I'm finishing my first browser game. I really don't know if I have to develop a "first login" tutorial or not. Do you think it's important? I hate the image-based tutorials, with just few screenshot and the buttons "next" and "prev". I wanted to guide the user in the first step, using the real website but with forced choices.

Is it a good idea?

Is there some piece of code (i.e. jquery plugin) to help me in this phase?


closed as primarily opinion-based by Josh May 9 '16 at 16:11

Many good questions generate some degree of opinion based on expert experience, but answers to this question will tend to be almost entirely based on opinions, rather than facts, references, or specific expertise. If this question can be reworded to fit the rules in the help center, please edit the question.

  • \$\begingroup\$ Forced choices sucks, it's pretty much just as boring as a wall of text, and you risk that people play through it without learning how to play the game since they never actually use any of the information you give them. In any case, show us your game, what works well is very different from game to game, and you haven't even given us the genre. \$\endgroup\$ – aaaaaaaaaaaa Apr 27 '12 at 21:00

As usual with these types of things it's completely up to you. You may need a tutorial, it depends on the complexity of the game. I suggest some play testing, to see how easy it is for people to figure out how to play. However, if you do make a tutorial, I would suggest making it optional.

Simply give the user the choice to proceed through the tutorial, or just get into the game.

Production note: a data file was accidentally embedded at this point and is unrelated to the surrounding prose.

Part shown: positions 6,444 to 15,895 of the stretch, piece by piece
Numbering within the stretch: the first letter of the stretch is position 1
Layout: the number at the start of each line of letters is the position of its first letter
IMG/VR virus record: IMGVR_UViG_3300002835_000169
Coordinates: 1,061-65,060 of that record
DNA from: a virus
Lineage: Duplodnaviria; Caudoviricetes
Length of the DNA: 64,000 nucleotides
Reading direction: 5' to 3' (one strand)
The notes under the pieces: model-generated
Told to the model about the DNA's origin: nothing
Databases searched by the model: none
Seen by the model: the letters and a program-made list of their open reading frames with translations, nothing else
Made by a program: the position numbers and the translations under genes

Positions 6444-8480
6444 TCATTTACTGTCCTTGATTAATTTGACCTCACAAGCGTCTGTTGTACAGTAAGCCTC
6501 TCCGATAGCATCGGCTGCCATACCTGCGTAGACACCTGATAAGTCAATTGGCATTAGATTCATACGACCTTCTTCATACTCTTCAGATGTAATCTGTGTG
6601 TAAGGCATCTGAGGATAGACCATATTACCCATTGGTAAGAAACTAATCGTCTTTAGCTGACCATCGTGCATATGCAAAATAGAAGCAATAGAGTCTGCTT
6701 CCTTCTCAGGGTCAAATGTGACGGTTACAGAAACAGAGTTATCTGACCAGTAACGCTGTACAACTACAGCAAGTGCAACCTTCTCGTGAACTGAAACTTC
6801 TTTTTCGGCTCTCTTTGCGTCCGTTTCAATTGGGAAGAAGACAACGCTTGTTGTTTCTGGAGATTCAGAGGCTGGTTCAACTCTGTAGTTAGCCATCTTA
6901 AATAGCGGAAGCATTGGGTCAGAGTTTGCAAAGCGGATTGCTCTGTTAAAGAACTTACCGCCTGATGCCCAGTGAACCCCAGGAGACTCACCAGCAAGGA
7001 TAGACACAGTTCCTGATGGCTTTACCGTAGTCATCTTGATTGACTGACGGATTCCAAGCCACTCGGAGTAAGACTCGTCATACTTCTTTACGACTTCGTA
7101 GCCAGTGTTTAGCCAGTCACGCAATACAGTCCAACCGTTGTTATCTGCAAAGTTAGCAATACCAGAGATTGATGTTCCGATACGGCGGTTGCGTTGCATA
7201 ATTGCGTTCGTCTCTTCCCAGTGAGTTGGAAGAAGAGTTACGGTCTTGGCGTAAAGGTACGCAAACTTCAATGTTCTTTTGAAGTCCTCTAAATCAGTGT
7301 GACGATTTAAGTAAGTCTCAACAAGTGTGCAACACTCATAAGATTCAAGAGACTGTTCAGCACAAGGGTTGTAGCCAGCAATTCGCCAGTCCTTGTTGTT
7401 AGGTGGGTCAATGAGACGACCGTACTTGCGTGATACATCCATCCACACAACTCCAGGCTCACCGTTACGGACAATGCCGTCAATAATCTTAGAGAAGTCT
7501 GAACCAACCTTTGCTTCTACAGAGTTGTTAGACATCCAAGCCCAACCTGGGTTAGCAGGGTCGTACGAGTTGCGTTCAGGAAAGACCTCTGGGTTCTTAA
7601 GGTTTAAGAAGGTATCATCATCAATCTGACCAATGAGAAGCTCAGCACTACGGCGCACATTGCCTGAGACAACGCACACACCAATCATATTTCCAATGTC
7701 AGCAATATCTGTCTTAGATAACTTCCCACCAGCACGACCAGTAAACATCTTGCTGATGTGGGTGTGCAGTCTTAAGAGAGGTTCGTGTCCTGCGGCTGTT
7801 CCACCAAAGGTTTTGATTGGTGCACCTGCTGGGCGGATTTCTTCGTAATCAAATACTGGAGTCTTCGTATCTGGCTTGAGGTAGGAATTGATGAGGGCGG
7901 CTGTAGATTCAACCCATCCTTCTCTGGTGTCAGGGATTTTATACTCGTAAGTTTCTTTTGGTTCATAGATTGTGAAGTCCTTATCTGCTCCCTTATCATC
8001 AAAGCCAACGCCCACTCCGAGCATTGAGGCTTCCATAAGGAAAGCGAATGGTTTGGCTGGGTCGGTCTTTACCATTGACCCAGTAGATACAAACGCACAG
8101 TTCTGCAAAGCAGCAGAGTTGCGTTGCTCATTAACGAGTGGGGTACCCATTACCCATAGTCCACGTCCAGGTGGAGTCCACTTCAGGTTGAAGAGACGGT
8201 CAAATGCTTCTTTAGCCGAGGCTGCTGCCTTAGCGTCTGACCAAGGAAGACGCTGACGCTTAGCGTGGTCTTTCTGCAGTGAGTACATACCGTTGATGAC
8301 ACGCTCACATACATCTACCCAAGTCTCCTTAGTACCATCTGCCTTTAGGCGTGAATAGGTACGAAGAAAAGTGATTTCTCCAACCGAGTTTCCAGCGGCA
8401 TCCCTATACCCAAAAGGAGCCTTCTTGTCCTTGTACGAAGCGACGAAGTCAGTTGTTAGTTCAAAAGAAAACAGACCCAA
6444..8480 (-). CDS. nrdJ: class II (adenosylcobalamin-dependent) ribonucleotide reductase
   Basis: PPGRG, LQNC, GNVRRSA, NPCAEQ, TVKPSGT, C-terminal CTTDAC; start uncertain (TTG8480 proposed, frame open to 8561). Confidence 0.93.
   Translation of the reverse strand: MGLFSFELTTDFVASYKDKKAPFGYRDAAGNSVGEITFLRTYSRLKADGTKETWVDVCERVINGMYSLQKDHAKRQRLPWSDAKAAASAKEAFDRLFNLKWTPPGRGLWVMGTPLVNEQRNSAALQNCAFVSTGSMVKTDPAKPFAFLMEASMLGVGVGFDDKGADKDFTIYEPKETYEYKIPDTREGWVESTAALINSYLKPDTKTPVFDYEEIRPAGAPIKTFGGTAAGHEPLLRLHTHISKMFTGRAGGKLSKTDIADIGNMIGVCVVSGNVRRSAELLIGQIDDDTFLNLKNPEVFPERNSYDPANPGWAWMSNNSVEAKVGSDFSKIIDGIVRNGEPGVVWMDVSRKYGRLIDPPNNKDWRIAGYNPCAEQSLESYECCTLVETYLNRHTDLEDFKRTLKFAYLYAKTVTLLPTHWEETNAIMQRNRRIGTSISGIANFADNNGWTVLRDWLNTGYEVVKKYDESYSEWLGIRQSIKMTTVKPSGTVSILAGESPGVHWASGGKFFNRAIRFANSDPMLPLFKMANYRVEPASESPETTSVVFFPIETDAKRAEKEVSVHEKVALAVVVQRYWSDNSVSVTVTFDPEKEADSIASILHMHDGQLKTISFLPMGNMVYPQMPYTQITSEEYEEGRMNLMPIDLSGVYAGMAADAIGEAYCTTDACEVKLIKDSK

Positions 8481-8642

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    \$\begingroup\$ +1 Depends on the complexity. Do some user testing. Get your friend(s) over, don't give them any instructions, and see what they do. (p.s. I used to love watching people play Portal for the first time) \$\endgroup\$ – John McDonald Apr 27 '12 at 19:42
  • \$\begingroup\$ I was going to suggest watching them play, and I think that's a good idea, but if you can, do it without them knowing (creepy). There's often an anxiety associated with having someone look over your shoulder that may skew your results. \$\endgroup\$ – MichaelHouse Apr 27 '12 at 19:47
  • \$\begingroup\$ Well, if they're a friend, there shouldn't be that much anxiety, one would hope. I also think watching them is key. It shows you where they are having trouble. It's also important not to help them when they do have troubles. \$\endgroup\$ – John McDonald Apr 27 '12 at 19:51
  • \$\begingroup\$ Here's some more information on user testing: en.wikipedia.org/wiki/Usability_testing. I also feel it's important to mention that the users in your little study should not be familiar with your game. \$\endgroup\$ – John McDonald Apr 27 '12 at 19:59
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    \$\begingroup\$ I don't use Facebook, so I don't know their approach. However, I think "in-game" tutorials are more valuable than "slideshow" presentations. Especially if you give the user the option to re-open any of the info bubbles that were present during the tutorial. \$\endgroup\$ – MichaelHouse Apr 27 '12 at 20:14

Since we already have a question that discusses the issues of whether you should have an in-game tutorial at all, that only leaves the question of it being "forced".

It depends: is it fun? If it's not fun, then it shouldn't be forced. Though I would also point out that if it's not fun, then fix that.

There are plenty of games that have a "tutorial" without ever really being a tutorial, without being obvious that you're being taught the controls and so forth. I would suggest aiming for something like that.


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